Without overmuch emphasis, Dessaix clearly emerges from the narrative as a very seasoned, and openly gay person, whose promiscuity may have been tempered with age. On the other hand, Dessaix portrays Gide as a very timid and closeted homosxual, who may not even have considered himself gay, and whose adoration of boys and young men verged on Platonic aestheticism. However, it is clear that Dessaix rejects that image. At the same time, the author seems to be at a loss to explain the apparent lifelong devotion of Gide for his cousin Madeleine, whom he married at a very young age, and is said to have truly and deeply loved. This contrast, the suggestion that Gide came to homosexuality after meeting Oscar Wilde and subsequently lived as a completely repressed homosexual, who may have truly loved his wife, seems to be a construct in the mind of Dessaix which is not really born out by autobiographical facts.

An interesting aspect of Arabesques. A tale of double lives is that it uncovers the history of various Algerian cities as travel destinations of the international demi-monde and gay sub-culture at the end of the Nineteenth and beginning of the Twentieth Century, which included such illustrious travellers as Oscar Wilde and "Bosie", among others. Richly illustrated, including many antiquarian postcards, point at the lost glory of cities such as Algiers and Biskra under French colonial rule. Some of the descriptions are also reminiscent of Albert Camus descriptions of Oran.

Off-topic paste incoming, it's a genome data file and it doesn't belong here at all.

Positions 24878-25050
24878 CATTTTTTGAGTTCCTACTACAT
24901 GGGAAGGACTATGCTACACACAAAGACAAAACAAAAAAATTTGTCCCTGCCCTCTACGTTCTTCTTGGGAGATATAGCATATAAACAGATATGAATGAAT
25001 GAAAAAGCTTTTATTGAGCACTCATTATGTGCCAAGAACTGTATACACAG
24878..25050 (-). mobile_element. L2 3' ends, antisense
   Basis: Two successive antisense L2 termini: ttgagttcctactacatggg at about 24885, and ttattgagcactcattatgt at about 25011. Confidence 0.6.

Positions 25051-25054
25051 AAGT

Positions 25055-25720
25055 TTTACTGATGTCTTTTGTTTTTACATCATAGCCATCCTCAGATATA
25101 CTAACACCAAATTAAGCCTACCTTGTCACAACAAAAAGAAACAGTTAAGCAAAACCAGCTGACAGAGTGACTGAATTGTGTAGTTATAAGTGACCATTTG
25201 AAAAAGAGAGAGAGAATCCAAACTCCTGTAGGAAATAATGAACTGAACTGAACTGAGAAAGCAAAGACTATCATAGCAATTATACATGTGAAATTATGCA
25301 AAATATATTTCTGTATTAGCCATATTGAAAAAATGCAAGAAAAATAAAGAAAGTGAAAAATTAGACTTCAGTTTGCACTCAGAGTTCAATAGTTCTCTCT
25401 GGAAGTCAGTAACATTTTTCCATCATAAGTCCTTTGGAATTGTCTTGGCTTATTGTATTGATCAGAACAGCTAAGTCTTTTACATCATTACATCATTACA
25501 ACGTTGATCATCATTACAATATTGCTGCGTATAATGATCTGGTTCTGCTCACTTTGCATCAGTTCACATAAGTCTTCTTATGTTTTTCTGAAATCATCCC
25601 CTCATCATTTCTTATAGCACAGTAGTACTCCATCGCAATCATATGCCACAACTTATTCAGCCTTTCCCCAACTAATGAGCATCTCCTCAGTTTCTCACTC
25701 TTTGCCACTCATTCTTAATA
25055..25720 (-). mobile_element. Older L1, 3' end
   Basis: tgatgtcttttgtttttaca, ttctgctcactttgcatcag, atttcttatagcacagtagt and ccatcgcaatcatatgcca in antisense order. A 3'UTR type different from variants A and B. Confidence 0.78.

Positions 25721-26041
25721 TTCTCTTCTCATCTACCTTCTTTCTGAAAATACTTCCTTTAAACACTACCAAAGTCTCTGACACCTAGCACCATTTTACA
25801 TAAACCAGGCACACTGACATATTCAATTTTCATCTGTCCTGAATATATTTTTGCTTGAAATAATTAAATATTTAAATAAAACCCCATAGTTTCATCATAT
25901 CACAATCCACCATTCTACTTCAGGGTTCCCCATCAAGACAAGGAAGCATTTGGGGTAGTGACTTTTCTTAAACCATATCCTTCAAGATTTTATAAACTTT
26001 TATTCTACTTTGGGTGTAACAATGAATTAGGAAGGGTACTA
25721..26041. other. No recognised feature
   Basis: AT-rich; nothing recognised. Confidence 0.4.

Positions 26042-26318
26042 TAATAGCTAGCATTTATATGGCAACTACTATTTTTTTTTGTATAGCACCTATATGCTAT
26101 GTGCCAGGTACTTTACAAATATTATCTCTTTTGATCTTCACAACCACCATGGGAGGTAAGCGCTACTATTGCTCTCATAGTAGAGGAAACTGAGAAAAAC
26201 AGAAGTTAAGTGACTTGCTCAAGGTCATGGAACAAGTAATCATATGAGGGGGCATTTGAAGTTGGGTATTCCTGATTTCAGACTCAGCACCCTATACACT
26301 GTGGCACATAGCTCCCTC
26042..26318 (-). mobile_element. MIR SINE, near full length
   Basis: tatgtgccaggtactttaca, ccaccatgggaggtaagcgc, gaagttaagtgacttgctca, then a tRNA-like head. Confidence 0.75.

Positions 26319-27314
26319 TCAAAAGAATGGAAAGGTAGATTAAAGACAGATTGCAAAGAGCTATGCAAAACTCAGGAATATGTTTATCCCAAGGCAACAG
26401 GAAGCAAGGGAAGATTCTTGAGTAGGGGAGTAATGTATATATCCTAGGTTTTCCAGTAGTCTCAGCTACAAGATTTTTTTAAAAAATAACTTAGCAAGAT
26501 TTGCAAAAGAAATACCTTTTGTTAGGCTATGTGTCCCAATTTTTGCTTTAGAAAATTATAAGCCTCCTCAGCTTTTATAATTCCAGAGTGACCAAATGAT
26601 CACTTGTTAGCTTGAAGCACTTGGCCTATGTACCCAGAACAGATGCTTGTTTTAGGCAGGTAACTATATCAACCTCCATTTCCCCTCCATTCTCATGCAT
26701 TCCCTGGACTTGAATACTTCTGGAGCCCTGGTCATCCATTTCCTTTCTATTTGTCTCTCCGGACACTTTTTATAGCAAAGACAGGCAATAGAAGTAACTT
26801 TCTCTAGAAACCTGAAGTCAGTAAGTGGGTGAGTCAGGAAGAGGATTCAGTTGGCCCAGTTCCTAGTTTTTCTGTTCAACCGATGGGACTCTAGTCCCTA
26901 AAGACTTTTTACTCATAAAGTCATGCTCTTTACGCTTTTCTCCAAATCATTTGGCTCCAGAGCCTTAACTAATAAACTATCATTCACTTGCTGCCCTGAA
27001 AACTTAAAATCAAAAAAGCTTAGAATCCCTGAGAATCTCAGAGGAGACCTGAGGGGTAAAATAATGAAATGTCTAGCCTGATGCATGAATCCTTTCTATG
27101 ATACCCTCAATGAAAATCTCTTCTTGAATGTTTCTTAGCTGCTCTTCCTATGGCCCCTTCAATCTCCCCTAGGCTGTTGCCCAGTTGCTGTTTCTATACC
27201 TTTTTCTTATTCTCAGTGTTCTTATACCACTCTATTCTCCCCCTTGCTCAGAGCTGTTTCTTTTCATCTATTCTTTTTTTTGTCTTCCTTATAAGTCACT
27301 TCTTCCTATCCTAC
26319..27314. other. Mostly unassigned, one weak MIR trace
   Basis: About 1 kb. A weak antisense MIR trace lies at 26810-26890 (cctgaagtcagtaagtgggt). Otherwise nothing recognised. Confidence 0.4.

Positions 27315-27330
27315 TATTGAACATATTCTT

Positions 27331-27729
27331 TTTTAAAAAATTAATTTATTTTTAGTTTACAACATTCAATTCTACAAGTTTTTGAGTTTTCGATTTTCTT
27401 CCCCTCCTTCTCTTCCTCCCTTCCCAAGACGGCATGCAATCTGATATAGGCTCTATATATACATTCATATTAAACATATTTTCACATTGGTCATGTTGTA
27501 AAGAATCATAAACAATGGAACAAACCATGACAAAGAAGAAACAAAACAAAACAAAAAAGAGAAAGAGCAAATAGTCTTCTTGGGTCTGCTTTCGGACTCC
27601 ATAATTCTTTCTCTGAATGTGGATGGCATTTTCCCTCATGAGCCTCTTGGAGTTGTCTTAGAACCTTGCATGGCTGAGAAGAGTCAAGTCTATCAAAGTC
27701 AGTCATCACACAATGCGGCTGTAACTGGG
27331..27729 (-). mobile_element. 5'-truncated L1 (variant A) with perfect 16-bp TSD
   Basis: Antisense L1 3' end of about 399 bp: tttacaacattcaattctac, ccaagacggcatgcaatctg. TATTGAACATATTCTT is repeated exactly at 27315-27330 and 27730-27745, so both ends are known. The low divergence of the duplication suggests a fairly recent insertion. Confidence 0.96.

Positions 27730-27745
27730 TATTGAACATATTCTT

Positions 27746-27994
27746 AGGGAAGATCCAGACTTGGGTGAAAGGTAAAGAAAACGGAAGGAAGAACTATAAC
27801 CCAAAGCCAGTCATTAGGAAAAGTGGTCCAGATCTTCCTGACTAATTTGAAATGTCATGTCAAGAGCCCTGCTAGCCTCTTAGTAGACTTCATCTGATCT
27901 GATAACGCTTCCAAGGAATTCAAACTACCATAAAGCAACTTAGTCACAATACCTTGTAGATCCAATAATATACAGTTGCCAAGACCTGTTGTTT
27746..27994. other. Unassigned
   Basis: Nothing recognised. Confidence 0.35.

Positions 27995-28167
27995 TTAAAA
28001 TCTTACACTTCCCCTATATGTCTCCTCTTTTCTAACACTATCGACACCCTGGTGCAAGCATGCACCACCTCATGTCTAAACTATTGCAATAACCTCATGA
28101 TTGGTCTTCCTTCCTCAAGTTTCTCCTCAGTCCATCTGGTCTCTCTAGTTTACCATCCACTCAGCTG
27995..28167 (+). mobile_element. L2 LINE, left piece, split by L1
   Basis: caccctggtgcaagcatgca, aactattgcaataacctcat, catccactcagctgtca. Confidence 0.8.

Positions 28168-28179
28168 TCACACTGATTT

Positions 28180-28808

Especially in the first part of the book, Arabesques. A tale of double lives is slightly marred by some narrative techniques used by the author. In the first two or three chapters, there are multiple repetitions of the suggestion that Gide's life would all have been very different if, at paying his hotel bill in Blidah he would have "glanced to the left instead of to the right." Throughout the book there are many references to "Jacoub", one of Dessaix's guide in Algeria whom he portrays very unsympathetically. Maps at the beginning of the book suggest that the journey, followed tracing Gide's steps will lead through various countries, including Spain, Portugal and Italy, while in fact very little attention is paid to these countries. A whole chapter is devoted to Morocco, which seems much more relevant in the life of Dessaix than in the life of André Gide.